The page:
Police now believe the 18-year-old pulled from a retention pond in the northeast was murdered.

Colton Crowshoe was last seen leaving a party in Abbeydale with friends in the early morning hours of July 4th.  His family reported him missing when he didn’t come home.    Initially, police did not believe there was any foul play.

On Thursday afternoon, Crowshoe’s body was found in a pond just off Stoney Trail and 16 Avenue NE.

Friday night police announced they are now investigating his death as a homicide. “For investigative reasons, the cause of death is not being released at this time,” says S/Sgt. Doug Andrus from the Calgary Police Service.

Police say there are no suspects at this time but there are a number of theories investigators are working on. Investigators are trying to narrow down if this was a targeted attack or not.  They would like to speak to anyone who was at the Abbeydale party who hasn’t already been interviewed by police.

The family tells CTV News they are shocked and saddened by the news of Colton's murder.  Colton is being remembered as a happy boy who loved his family very much and never got into trouble. “Colton never hurt nobody.  He never hurt nobody,” says his father Jimmy Crowshoe through tears. 

The family is also critical of how front line police handled the case. “Calgary police officers who responded to our call for help dismissed our pleas and downplayed our version of events and, at their discretion, ruled out any foul play in my nephew’s disappearance,” says Danielle Crowshoe, the victim’s aunt.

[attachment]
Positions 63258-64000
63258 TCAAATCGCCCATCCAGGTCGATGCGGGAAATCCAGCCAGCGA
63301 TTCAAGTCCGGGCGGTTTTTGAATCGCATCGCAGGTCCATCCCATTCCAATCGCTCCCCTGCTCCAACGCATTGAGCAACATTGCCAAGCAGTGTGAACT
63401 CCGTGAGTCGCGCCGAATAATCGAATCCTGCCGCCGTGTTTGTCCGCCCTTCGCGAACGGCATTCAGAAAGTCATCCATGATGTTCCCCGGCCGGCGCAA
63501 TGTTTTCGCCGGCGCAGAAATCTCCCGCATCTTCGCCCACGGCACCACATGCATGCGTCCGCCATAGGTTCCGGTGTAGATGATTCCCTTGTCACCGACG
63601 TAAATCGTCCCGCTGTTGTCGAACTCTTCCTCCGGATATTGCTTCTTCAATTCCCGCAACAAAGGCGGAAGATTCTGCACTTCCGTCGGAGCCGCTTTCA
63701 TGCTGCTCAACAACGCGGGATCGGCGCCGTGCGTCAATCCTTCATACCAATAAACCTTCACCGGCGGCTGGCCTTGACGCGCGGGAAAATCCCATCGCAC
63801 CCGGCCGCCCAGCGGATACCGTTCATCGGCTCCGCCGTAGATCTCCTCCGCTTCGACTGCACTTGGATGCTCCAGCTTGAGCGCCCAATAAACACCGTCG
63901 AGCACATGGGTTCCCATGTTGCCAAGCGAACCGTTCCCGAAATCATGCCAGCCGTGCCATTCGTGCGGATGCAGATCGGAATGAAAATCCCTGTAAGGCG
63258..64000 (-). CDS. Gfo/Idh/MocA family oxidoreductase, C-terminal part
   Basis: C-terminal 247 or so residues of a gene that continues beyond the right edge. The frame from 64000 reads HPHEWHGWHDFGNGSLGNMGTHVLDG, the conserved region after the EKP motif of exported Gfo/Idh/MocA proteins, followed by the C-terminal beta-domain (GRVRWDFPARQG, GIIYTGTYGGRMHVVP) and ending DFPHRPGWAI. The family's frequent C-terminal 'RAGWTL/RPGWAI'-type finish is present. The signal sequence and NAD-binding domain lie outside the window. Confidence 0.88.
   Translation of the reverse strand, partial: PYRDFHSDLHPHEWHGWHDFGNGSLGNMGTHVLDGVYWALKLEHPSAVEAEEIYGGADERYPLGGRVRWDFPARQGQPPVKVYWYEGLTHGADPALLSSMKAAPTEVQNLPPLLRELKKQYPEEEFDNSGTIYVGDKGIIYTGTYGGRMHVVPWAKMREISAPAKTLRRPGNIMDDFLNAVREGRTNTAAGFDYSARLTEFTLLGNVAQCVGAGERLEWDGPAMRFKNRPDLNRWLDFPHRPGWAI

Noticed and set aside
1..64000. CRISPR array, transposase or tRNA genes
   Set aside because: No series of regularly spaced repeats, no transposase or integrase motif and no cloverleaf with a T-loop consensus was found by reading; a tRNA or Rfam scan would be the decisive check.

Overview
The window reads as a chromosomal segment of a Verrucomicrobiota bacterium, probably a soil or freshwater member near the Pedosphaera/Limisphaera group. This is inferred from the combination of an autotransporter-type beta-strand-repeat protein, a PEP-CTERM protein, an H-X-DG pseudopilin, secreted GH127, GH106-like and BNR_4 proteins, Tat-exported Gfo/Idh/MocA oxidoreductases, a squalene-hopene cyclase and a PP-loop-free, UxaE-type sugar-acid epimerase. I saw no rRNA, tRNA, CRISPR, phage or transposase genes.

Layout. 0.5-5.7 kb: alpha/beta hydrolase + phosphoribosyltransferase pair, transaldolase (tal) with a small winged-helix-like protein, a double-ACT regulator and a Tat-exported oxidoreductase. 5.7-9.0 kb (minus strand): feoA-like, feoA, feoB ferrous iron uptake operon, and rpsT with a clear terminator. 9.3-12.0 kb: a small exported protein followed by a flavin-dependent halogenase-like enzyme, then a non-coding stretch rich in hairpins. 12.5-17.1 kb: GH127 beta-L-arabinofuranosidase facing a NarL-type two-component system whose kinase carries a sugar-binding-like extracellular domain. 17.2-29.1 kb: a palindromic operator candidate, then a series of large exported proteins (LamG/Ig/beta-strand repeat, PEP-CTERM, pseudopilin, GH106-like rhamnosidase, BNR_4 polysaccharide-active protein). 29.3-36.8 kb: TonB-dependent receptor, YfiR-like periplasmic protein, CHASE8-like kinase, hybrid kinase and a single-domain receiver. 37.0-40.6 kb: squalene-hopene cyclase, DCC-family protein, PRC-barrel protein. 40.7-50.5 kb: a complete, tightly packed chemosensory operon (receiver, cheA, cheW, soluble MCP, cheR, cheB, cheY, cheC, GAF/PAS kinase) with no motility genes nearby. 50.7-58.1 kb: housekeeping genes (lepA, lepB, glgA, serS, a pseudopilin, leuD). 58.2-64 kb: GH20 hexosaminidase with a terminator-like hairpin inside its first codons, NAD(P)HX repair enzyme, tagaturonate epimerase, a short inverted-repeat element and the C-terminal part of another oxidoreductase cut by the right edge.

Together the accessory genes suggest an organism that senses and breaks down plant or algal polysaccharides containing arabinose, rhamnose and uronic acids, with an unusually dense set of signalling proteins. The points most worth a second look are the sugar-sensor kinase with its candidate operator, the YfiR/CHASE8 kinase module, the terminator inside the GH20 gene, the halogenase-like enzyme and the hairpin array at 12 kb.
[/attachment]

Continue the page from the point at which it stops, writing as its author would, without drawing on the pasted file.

The victim’s aunt got emotional as she spoke about her feeling that First Nations people are seen as less worthy victims by police.

“The only solution offered by the police was an unempathetic and brief assurance that my nephew’s name would be added into a national missing persons database, and if he happens to run into police  - and they run his name looking for warrants  - they’ll see that he has been reported as a missing person,” says Danielle Crowshoe.

In reaction to the family’s criticism police say being missing is not a crime. 

A member of the CPS Missing Persons team says officers take about 9 missing persons complaints each day in Calgary.  Sgt. John Hebert refused to talk specifically about Crowshoe’s case but did say policies and procedures were followed.

Sgt. Hebert says each case is prioritized. “Things that might elevate the risk for us are things like mental or physical health issues…those who can’t care for themselves.  Those are the ones we really have a strong focus on,” says Sgt. Hebert. “Those who can care for themselves get reduced in priority.”

Crowshoe’s family plans to hold a memorial for Colton this weekend.